2. any department, agency, special purpose district or other instrumentality of a State or States or local government; and
3. the National Railroad Passenger Corporation, and any commuter authority (as defined in section 24102(4) of title 49).
who would be immune?
This means that ANY private contractor working for any government entity, the public school system, the State University system, fire/police/EMS departments, public transportation systems, etc. The actual list would be miles long. It would be so far reaching that there's no way to even truly comprehend how far this actually goes.
But here are a few examples:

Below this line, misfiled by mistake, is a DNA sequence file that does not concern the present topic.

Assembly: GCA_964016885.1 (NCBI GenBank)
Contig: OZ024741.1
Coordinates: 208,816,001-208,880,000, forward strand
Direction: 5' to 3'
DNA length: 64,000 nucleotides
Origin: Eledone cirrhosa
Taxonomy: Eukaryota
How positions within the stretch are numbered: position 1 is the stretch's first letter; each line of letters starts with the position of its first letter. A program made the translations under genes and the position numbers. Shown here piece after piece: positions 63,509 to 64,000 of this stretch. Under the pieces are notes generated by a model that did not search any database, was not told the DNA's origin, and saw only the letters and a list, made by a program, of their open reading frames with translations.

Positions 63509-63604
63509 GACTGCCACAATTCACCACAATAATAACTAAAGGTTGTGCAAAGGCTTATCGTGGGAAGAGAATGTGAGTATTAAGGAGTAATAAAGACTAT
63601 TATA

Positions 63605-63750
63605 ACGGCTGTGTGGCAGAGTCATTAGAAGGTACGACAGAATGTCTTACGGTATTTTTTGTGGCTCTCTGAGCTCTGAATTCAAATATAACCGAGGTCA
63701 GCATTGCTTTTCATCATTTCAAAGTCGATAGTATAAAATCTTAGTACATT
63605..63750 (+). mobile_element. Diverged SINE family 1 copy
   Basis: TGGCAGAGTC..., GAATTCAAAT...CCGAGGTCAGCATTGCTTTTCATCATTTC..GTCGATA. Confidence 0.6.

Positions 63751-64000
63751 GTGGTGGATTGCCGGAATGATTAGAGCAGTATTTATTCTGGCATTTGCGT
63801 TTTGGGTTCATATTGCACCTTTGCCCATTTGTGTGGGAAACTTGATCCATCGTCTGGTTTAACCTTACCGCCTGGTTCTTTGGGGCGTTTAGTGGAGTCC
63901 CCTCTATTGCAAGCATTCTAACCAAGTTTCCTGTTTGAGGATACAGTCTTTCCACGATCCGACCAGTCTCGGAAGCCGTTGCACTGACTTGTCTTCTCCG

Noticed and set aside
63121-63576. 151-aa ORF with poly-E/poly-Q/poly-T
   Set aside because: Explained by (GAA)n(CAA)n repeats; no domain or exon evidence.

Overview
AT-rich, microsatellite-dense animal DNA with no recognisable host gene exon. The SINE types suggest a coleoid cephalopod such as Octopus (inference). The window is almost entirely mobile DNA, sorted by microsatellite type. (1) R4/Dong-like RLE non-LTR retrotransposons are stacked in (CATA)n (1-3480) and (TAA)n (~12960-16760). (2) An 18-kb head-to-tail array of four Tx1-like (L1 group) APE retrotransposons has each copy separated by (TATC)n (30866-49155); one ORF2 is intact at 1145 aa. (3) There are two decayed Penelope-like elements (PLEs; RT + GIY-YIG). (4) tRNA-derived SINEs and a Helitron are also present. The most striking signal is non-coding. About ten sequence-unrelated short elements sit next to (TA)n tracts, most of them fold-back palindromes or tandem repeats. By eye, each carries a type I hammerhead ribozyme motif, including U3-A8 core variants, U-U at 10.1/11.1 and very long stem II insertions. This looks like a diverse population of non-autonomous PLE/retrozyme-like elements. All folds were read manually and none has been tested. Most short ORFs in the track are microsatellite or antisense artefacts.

- The State of Missouri
- Highway contractors...think road construction
- Database systems contractors.... think data leaks and security breaches including ERIC...VOTER REGISTRATION INFORMATION
- Classroom Wallet...the contracted provider for disbursing funds through the Treasurer's office for the ESA program.
- Equipment contractors... think faulty ANYTHING from sprinkler systems to voting machines to the food in the Truman Building cafeteria
- Universities in the Missouri State System
- University of Missouri Hospital systems - NO DOCTOR contracted through MU could be held liable for ANY issue of malpractice.
- Real Example: A knee replacement surgery was done on over 15 patients at University Hospital. The knee was defective. If this law passes, neither the surgeons or the manufacturer would be liable for those cases or be required to repair the damage done.
- Every other contract doing business with the universities. EVERY. CONTRACTOR.
- Missouri Public Schools
- Playground equipment providers
- SOFTWARE providers